34 (Refer Slide Time: 32:30) (Refer Slide Time: 32:40) In prokaryote the sigma factor dissociates from the core enzyme by a process known as, promoter clearance, once it has synthesized around nine to ten nucleotides. The R N A polymerase continues elongation of new R N A chain in five prime three plane direction by unwinding the D N A ahead of it as it moves and rewinding the D N A helix that has already been transcribed. Determination of transcription is signaled by controlling elements called terminators. That have a specific distinguishing features the prokaryotic termination can be rho dependent or rho independent.
37 (Refer Slide Time: 34:36) In rho dependent termination one subunit of the rho protein gets activated by binding to ATP. After, which the other sub unit binds to the R N A transcript and move to the start transcription complex. The hydrolysis of a t p leads to release of the R N A transcript as well as, R N A polymerase thereby, terminating the transcription process. Another type of termination, which is rho independent termination, it takes place due to the formation of hairpin loop structure by newly synthesized R N A transcript. The terminators for this mechanism have two specific features. First is a region on template that will produce a self complimentary sequence on R N A transcript located around fifteen to twenty nucleotides before the expected end of R N A. The next feature is a conserved sequence of three adenine residual on template near the three prime end of hairpin.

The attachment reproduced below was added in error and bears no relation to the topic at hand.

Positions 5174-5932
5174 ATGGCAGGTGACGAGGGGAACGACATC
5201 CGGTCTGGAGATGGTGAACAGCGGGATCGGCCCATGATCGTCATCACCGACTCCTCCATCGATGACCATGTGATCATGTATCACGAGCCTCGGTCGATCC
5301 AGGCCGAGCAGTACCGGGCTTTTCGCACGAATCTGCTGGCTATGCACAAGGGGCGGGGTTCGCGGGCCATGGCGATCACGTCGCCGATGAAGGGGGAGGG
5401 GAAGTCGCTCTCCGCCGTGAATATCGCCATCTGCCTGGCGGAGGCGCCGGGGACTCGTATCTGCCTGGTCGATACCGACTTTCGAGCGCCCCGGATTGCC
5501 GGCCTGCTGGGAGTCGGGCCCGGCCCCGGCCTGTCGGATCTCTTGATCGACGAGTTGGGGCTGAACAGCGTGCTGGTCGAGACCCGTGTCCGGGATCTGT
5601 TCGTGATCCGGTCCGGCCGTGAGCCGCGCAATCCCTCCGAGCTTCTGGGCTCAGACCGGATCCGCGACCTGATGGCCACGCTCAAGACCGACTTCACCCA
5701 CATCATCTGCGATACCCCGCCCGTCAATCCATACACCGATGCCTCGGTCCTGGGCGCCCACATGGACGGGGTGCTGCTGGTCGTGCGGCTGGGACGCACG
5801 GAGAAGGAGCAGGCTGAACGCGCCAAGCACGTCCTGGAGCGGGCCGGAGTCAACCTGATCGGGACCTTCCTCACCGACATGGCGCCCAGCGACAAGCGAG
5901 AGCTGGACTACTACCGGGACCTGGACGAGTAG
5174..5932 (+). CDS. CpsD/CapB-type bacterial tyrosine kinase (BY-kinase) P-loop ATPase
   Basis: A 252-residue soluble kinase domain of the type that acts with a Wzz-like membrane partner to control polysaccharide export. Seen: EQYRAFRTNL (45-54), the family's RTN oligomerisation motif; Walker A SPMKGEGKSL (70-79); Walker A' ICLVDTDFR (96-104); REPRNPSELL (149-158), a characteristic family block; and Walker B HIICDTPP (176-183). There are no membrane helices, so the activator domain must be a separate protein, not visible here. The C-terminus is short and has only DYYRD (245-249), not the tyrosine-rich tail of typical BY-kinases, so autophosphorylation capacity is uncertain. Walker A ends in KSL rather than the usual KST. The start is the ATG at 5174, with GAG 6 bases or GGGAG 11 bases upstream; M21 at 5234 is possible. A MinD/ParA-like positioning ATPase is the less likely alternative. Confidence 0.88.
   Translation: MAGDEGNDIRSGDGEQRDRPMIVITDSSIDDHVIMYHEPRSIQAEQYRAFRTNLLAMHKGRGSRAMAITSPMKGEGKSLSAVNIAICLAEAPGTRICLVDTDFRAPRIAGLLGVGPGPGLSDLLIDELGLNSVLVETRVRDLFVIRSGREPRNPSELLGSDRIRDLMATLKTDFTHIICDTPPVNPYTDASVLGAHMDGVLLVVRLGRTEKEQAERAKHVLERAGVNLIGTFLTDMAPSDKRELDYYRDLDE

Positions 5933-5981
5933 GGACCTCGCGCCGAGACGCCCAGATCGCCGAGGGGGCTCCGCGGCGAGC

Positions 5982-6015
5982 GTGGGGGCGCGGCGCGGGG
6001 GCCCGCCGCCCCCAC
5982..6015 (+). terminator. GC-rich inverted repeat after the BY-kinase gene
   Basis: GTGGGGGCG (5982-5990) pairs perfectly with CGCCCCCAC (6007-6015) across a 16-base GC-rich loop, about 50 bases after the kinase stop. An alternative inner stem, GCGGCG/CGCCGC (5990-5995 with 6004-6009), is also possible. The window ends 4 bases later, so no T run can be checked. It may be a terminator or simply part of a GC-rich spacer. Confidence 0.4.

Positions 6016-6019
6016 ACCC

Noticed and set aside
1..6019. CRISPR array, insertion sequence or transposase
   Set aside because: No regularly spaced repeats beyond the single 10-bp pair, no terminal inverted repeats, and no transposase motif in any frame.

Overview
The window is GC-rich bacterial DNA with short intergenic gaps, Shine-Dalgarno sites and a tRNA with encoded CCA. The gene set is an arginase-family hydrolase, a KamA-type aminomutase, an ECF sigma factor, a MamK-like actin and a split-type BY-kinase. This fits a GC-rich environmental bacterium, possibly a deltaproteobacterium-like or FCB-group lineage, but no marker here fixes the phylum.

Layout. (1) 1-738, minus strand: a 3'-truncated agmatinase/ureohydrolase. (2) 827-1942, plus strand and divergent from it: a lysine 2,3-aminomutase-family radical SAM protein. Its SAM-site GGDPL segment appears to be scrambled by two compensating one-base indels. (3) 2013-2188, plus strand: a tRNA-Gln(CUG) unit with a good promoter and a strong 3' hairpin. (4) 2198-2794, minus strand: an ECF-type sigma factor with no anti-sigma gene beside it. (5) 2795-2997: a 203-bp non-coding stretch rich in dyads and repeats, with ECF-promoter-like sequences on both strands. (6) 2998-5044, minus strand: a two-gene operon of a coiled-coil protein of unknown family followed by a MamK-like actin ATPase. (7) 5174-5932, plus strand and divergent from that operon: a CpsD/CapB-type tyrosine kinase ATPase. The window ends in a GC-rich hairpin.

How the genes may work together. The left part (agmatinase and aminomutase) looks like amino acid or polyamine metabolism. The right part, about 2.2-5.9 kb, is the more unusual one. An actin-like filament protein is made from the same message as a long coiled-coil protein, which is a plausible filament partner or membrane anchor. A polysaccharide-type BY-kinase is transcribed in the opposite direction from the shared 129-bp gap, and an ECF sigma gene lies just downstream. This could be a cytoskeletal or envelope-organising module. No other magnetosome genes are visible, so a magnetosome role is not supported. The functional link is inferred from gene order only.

39 (Refer Slide Time: 36:03) The formation of hairpin disrupts the weak a u interaction and allows dissociation of newly synthesized R N A transcript and R N A polymerase. Now, let us talk about a structure and function of R N A, R N A is made up of nucleotides a g c and uracil. So, difference from D N A s that uracil instead of thymine is present in R N A. Now, R N A is a synthesized using D N A s template molecule and R N A is intermediate in flow of information from D N A, which passes on to the proteins. The functional component of molecular machinery is known as ribosome s, which helps in the translation process R N A is made up of three basic components a sugar a nitrogenous base and a phosphate group.
41 (Refer Slide Time: 36:56) The sugar and base are length to form a nucleoside and attachment of the phosphate group results in a nucleotide. Many such nucleotide units are length together by means of a covalent bond known as phosphodiester bond. This is formed between the three prime carbon of one sugar and five prime carbon of next sugar via a phosphate group to give rise to a polynucleotide chain. R N A is composed of four different nitrogenous bases that are derivatives of heterocyclic, aromatic compounds, purines and pyrimidines. Purines include adenine and guanine. (Refer Slide Time: 37:03)